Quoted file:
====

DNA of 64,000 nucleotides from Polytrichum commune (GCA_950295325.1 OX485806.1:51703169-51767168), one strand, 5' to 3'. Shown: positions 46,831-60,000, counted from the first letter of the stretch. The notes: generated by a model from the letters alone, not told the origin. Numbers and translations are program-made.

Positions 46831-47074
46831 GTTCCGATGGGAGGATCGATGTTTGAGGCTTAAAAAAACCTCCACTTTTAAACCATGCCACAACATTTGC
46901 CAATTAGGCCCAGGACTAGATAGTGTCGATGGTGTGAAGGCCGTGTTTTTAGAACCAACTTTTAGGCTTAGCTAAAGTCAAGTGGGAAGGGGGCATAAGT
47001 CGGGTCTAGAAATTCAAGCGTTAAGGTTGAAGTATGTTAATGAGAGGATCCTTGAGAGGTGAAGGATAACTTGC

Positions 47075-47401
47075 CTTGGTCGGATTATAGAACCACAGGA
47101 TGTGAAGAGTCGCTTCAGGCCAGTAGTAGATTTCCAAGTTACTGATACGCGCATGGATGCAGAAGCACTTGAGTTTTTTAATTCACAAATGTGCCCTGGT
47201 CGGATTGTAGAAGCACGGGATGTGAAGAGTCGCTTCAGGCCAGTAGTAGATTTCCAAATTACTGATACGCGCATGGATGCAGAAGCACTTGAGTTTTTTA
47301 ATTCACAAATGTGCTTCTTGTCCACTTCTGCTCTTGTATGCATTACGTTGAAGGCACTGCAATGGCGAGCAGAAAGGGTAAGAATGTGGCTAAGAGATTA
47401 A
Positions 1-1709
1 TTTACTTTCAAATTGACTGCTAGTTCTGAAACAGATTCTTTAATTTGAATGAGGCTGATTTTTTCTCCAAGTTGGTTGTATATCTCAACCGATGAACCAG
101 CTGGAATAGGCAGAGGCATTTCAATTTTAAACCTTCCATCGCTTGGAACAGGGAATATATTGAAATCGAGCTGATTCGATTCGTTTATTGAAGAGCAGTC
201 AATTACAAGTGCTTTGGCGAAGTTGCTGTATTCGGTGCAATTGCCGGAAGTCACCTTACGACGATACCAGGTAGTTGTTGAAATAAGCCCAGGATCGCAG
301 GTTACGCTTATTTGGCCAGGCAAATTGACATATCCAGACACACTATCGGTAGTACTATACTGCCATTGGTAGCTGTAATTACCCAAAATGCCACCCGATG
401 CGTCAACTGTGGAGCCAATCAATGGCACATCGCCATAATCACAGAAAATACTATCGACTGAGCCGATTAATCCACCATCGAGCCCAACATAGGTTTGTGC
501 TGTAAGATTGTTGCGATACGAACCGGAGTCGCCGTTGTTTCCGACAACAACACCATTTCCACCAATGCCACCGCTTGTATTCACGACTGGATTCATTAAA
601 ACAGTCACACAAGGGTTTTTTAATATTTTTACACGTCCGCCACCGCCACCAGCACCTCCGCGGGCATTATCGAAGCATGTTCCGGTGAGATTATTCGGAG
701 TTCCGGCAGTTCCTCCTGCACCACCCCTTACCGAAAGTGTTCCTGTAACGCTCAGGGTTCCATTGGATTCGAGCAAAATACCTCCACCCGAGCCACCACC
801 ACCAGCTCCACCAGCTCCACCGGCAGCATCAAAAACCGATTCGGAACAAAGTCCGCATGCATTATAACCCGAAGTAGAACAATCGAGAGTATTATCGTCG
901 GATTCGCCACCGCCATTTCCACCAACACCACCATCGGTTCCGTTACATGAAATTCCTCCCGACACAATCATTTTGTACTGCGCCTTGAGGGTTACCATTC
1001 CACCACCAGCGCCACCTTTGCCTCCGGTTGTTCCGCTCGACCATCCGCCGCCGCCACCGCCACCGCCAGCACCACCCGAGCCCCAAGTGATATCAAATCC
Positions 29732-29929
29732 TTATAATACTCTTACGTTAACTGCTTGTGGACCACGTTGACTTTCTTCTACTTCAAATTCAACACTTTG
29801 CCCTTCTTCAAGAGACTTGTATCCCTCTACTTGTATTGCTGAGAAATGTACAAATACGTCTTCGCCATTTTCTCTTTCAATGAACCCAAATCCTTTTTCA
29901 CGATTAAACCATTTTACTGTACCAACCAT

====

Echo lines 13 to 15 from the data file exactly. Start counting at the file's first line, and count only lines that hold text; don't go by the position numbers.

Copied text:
1 TTTACTTTCAAATTGACTGCTAGTTCTGAAACAGATTCTTTAATTTGAATGAGGCTGATTTTTTCTCCAAGTTGGTTGTATATCTCAACCGATGAACCAG
101 CTGGAATAGGCAGAGGCATTTCAATTTTAAACCTTCCATCGCTTGGAACAGGGAATATATTGAAATCGAGCTGATTCGATTCGTTTATTGAAGAGCAGTC
201 AATTACAAGTGCTTTGGCGAAGTTGCTGTATTCGGTGCAATTGCCGGAAGTCACCTTACGACGATACCAGGTAGTTGTTGAAATAAGCCCAGGATCGCAG